- William James

Hey, I've got nothing against spirited debate. I have several friends here whom I completely disagree with on most things, but a lot of what they write makes me think a little. The problem is that it appears that too many here has way more half-baked opinions and regurgitated biases than actual knowledge or new perspective.

We have met the enemy, and he is us.
- Walt Kelly

But I suppose I could handle all that with a shrug, but for one annoying fact: I have begun to think and post like you. Yes, the worst part of all this is realizing that I allow myself to get caught up in these sniping contests that pass for technical discussion. I usually try to keep to the high road, but sometimes it is way too tempting to score some vitriolic points against a poster who is out there just lobbing word-grenades all over the place. It feels good at first, but really, what did I get out of it? Am I any more informed than before? Is anyone else?

So, I tell you what; let's make a deal. I'll try to do the following, and hopefully a few others will too:
a) - I'll try to keep above the bickering, and post sanely.
b) - I'll try to stay on topic, or at least not drift off topic by more than a couple of degrees of separation.
c) - I'll try to include some bit of relevant fact or logic rather than simply opinion, unless opinion is what is needed, and I feel mine is particularly apropos.

Of course, maybe I've got it all wrong, and the real problem here is just me. Not you, not you and me, just me. Maybe I've been taking all this too seriously. Maybe my ass is wound so tight it has become a metaphorical coal-to-diamond conversion mechanism. Maybe I'm having the world's nerdiest midlife crisis. Maybe I need to shrug all this shit off and laugh a little. Like I said in the beginning, I could use all the smiles I can get.

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The Iranian leadership has jumped the shark.

NotBornYesterday NotBornYesterday writes  |  more than 5 years ago

Iran's mullahs had a pretty good thing going for a few decades. They rode to power on a revolution against a tyrant, and they've been riding a tide of religious fervor and nationalist sentiment ever since. Every year, they trot out a parade of Iranians to chant "Death to America", they burn some flags every now and then, and they fight a proxy war through Hezbollah against Israel and by extension, against us. It's the kind of thing that sells well at home, and serves to keep most Iranians united through fear and hatred of a common enemy.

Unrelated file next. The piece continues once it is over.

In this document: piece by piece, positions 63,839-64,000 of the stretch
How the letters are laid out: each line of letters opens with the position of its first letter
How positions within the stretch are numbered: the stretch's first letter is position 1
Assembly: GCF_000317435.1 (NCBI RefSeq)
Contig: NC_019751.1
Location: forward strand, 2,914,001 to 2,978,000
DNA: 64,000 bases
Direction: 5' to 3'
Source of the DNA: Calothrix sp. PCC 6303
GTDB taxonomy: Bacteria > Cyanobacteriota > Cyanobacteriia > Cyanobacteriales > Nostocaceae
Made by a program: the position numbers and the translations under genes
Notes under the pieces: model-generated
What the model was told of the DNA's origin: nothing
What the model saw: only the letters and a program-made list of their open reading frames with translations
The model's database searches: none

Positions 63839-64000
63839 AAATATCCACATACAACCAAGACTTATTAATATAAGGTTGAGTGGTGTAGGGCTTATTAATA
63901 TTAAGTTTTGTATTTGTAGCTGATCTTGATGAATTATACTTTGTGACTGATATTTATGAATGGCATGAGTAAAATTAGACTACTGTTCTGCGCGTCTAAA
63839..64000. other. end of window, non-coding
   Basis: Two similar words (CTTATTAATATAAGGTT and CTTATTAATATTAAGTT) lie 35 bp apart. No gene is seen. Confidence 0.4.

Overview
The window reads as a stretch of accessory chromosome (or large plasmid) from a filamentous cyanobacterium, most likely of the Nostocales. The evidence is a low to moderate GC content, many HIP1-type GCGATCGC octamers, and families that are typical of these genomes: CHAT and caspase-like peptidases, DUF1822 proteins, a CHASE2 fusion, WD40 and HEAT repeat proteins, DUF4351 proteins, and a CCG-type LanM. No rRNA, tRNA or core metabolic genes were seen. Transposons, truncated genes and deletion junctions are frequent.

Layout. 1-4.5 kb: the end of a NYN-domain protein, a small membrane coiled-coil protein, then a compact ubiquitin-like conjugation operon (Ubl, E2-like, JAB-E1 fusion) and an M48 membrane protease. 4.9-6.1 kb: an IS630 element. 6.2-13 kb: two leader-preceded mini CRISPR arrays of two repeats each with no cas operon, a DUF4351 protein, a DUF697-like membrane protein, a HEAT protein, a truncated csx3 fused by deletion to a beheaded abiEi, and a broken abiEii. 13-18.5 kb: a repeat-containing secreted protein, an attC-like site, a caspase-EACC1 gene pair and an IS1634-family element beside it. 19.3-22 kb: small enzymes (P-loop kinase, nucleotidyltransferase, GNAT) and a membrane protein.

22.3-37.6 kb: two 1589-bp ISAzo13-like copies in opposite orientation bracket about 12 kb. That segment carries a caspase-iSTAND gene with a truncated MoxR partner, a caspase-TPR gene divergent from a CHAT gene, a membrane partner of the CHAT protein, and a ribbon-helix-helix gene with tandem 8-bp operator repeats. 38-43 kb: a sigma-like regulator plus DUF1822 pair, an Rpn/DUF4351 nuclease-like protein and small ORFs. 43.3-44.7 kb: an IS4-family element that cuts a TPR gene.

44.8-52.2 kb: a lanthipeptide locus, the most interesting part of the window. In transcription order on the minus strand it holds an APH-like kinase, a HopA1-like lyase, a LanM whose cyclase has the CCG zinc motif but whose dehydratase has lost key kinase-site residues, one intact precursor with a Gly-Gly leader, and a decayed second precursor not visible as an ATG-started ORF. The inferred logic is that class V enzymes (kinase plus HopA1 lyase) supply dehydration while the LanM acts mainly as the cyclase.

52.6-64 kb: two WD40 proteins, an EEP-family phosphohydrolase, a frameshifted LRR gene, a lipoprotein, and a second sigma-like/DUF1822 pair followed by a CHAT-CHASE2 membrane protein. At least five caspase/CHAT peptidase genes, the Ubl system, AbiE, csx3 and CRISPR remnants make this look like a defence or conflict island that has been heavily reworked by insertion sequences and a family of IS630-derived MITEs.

Until now.

Iran's theocratic leadership is so accustomed to beating the drum of nationalism to rally support and unite the country against the Great White Satan, that they must not have realized that such tactics only work well when the enemy is external. They have found that in order to control their own people force, propaganda, and censorship are required. Force is something Iran's leaders know well, and are not afraid to use in thuggish abundance. Propaganda and censorship are skills they have used to greater or lesser degree since the 1979 revolution, but seldom if ever against a foe that is large, vocal, and internal. Low-tech (beating people on the streets and taking their cell phones and cameras) and high-tech methods (filtering internet access, tracking down digital dissidents, posting demonstrators' photographs for public aid in identification, etc) methods of censorship have been on display, and I have to begrudgingly give them credit for being more savvy in this area than I initially gave them credit for. What can I say. I'm naive sometimes.

Although they seem to have leveraged technology to their advantage for censorship, their propaganda skills are a little rusty. They are still insisting that the enemy is us; that western powers are fomenting the unrest that has spilled out onto the streets of Tehran. The mildest of criticism ("we deplore the violence") from outsiders has been met with shrill rhetoric from Mr. Ahmadinejad, who has been all too eager to stretch and morph mild and civil remarks from world leaders into vitriolic propaganda to support his - and the Mullahs' - insistence that the protests are due to outside interference.

Lies only work when those being lied to don't know the truth, or are willing to deny it. In other words, the lies have to be plausible. The fact that the grandiose distortions the Iranian leadership is accustomed to projecting (the Holocaust didn't happen, we don't have the problem of gays in Iran) don't sound plausible to most reasonable folks has been largely irrelevant while the foe has been external. But the religious leaders of Iran (dictatorship by committee, if you will) didn't even bother to cheat the vote in a believable fashion, and that has made all the difference in the aftermath. The Iranian people didn't buy it when the election results came in. They aren't buying the outside agitation myth. The emperors new clothes are being seen for what they are.

The people in the streets know the truth, and don't seem willing to let it go easily. Mahmoud Ahmadinejad and Ayatollah Khamenei also know the truth. Now it seems there will be a staring contest, and despite the protesters having the more vulnerable position, neither side appears willing to blink yet.